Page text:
Lancken-Granitz dolmens

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Lancken-Granitz, easternmost dolmen

The Lancken-Granitz dolmens are a group of seven megalith tombs in the Lancken-Granitz municipality on Rügen, northern Germany. Erected during the middle Neolithic, when they were used by the Funnelbeaker culture, at least some were in use until the early Bronze Age. Three of them are encircled by solitary rocks forming either rectangles or a stone circle, one has a solitary "guardian stone" on its eastern side.

The dolmens were constructed from glacial erratic boulders and red sandstone. In part subdivided into up to four compartments as common for the region, one dolmen showed a subdivision into six such compartments, which is an unusually high number. When the tombs were archaeologically assessed in 1969, Stone and Bronze Age funerary goods were retrieved, including flint hatches, stone axes, amber pearls, bronze needles and necklaces as well as an abundance of arrowheads and pottery.

Background[edit]

Location of the Lancken-Granitz municipality on Rügen (large map) and within Mecklenburg-Vorpommern (small map)

The dolmens are located in the southeastern part of Rügen, Mecklenburg-Vorpommern, south of the federal route B196, just southwest of the village Lancken-Granitz and northwest of the village Burtevitz, both part of the Lancken-Granitz municipality.[1] A group of seven dolmens is lined up northwest of the road between Lancken and Klein Stresow, numbered 1 to 7 from the northeast to the southwest.[1] This numbering follows Schmidt (2001), other publications use different numeration codes. Dolmen Nr. 6 and Nr. 7 belong to the Burtevitz subdistrict, which also contains several megaliths,[2] but are nevertheless included with the Lancken-Granitz Dolmen per Schmidt (2001), as they lie just across the border to the Lancken-Granitz district that runs between dolmen Nr. 5 and Nr. 6.[1]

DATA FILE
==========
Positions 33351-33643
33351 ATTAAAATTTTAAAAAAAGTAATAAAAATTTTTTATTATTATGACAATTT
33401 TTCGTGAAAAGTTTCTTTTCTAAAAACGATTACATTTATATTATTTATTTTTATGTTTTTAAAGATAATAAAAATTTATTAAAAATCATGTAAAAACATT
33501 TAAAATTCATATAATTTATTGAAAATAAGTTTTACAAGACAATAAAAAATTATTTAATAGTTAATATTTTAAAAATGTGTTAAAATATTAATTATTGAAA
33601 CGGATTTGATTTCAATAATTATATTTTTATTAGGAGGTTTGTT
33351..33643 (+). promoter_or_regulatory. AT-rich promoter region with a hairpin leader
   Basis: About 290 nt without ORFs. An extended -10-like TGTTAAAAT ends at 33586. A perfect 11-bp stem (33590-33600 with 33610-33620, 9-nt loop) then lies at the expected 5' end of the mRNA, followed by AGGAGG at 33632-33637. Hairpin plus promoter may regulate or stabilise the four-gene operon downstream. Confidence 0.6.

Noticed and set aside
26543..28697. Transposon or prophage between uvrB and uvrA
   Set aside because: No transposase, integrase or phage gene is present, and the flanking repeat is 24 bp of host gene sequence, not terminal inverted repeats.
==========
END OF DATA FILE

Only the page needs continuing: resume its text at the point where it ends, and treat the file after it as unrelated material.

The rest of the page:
The dolmens are part of a series built between 3,500 and 3,200 BC, during the Neolithic.[3] As of 2001, about 400 of those are preserved in Mecklenburg-Vorpommern, 55 of which are located on the isle of Rügen.[4] Initially their number had been much larger, but many were destroyed when their boulders were used for church, housing and street construction since the Middle Ages.[4] In the 20th century, local teacher Friedrich-Wilhelm Furthmann and his wife preserved the dolmens in the Lancken-Granitz and Burtevitz area, before they were excavated by archaeologist Ewald Schuldt in 1969 and immediately thereafter restored for touristic use.[2] This was part of a series of 106 excavations conducted by Schuldt's team on megalith sites in present-day Mecklenburg-Vorpommern between 1964 and 1972.[5]

Encirclements[edit]

"Guardian stone"
Dolmen Nr. 1, interior: the gaps between the large boulders are filled with red sandstone
Ceiling of dolmen Nr. 3
Dolmen Nr. 6, entrance

Three dolmens are encircled by standing, solitary rocks which either form a rectangular shape (Hünenbett, dolmen Nr. 1 and 3),[6] the most common form of Neolithic tomb encirclement structures, or a stone circle (Bannkreis, dolmen Nr. 6)[7] with unknown, proposedly magic, function.[8]